Tip #5: Frozen Berries Aren’t The Same As Fresh
Here’s the thing, frozen blueberries DO lose some of their texture and become slightly mushy after defrosting. There is nothing you can do to avoid this. When added to baked goods, sauces, jams, or smoothies you won’t know the difference.
BUT if you were to eat them as is, or in a salad you would absolutely have soft, mushy unappealing berries on your plate. Plan to use frozen berries in smoothies, baked goods, ice cream, or sauces/jellies and you’ll be okay!
How long do frozen blueberries last?
Frozen blueberries can easily last 9-12 months if you follow the steps and tips outlined above. We’ve had frozen berries in our freezer for over a year that were a little freezer burned but still worked perfectly and retained their flavor!
Baking Tips For Frozen Blueberries
If using frozen berries to add to baked goods, I don’t recommend defrosting them first. As they defrost the berries will shed a lot of their juices so you could end up with a pile of berries in a pile of juice and this could throw off the balance of dry/wet ingredients in a recipe.
For most baking recipes, frozen berries will work just fine. For anything that is cooked on the stovetop or quick-cooking (like pancakes & waffles) you may need to defrost the berries first as these have shorter cooking times.
My preferred method for baking with frozen blueberries is to measure the amount of berries you need then mix them with cornstarch prior to adding to your batter. For every 1 cup of berries, use 1 tablespoon of cornstarch.
I know some readers avoid corn and corn products so alternatively, you could use finely ground flaxseed meal or regular flour in the same ratio.
If you happen to have giant, enormous blueberries in your freezer you can roughly chop them up into halves or thirds to prevent them from sinking or soggying your baked goods. I have seen some HUMUNGOUS blueberries, if you have these, you know it.
Perfect Uses For Frozen Blueberries:
If you’re working on freezing a big batch of frozen blueberries or you are already sitting on a stockpile, here are some fantastic ways to use up your frozen berry stores:
- Add them to smoothies
- Blueberry jam
- Blueberry simple syrup
- Add to cocktails like blueberry mojitos, blueberry lemonades, and blueberry margaritas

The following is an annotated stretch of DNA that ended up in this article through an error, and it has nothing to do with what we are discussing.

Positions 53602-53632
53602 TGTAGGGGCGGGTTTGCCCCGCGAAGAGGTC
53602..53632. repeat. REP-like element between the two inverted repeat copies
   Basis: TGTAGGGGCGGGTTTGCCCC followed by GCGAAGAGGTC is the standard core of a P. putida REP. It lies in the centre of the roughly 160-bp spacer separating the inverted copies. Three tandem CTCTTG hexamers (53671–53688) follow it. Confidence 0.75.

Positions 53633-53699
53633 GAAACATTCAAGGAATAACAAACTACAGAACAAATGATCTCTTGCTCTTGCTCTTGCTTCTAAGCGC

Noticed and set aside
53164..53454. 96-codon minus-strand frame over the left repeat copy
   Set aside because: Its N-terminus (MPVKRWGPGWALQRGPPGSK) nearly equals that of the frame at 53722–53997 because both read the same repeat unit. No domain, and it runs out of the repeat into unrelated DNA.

- Make blueberry BBQ sauce
- Scones, Muffins, Pancakes, Waffles, Coffee Cake, and Cinnamon Rolls!
- Homemade blueberry ice cream
- Add to oatmeals, porridges, and puddings
- Let them thaw for ~ 10 minutes then eat them by the handful on a hot summer day.
- Cobbler, Pie, Cheesecake, Crisp, Donuts, French Toast
- Make homemade popsicles, decorative ice cubes, or berry curd
Phew, that’s a list! Hopefully this helps you freeze your first batch of blueberries and gives you inspiration for how to use them all up throughout the year!Print
How To Freeze Blueberries
Here are the steps detailing how to freeze fresh blueberries, PLUS our tips and tricks to use them once frozen! This will detail freezing blueberries in a usable form and storing them in your freezer at home!
- Prep Time: 10 minutes
- Total Time: 10 minutes
- Yield: ~1 cup
- Category: How To Recipes
- Method: Freezer
- Cuisine: American
- Fresh Blueberries
- Give the berries a rinse under cool running water in a strainer or sieve to remove any surface dust or debris. Or you could wash them in a bowl of water with a splash of vinegar. Drain as much water as possible.
- Lay a kitchen towel or paper towels out flat on your counter and pour the rinsed blueberries onto the towel. You can pat them dry to remove all the water or you can leave them to air dry for about an hour. I usually let them air dry.
- While the berries are drying, give them a quick inspection and remove any stems, twigs, or spoiled berries that may be mixed in.
- Line a baking sheet with parchment paper or a Silpat mat and add the blueberries to the baking sheet in a flat, even layer– preferably not touching each other.
- Place in the freezer for 3-4 hours until solid. Then you can easily remove the berries from the baking sheet and place in a freezer-safe container or bag and store until ready to use!
** Fresh blueberries can be used in most baking recipes that call for berries. To use frozen blueberries in a recipe that calls for fresh, dust the berries in 1 tablespoon of cornstarch per every 1 cup of berries prior to adding them in the batter!
** See tips & tricks for freezing berries outlined in the post.
Keywords: How to freeze blueberries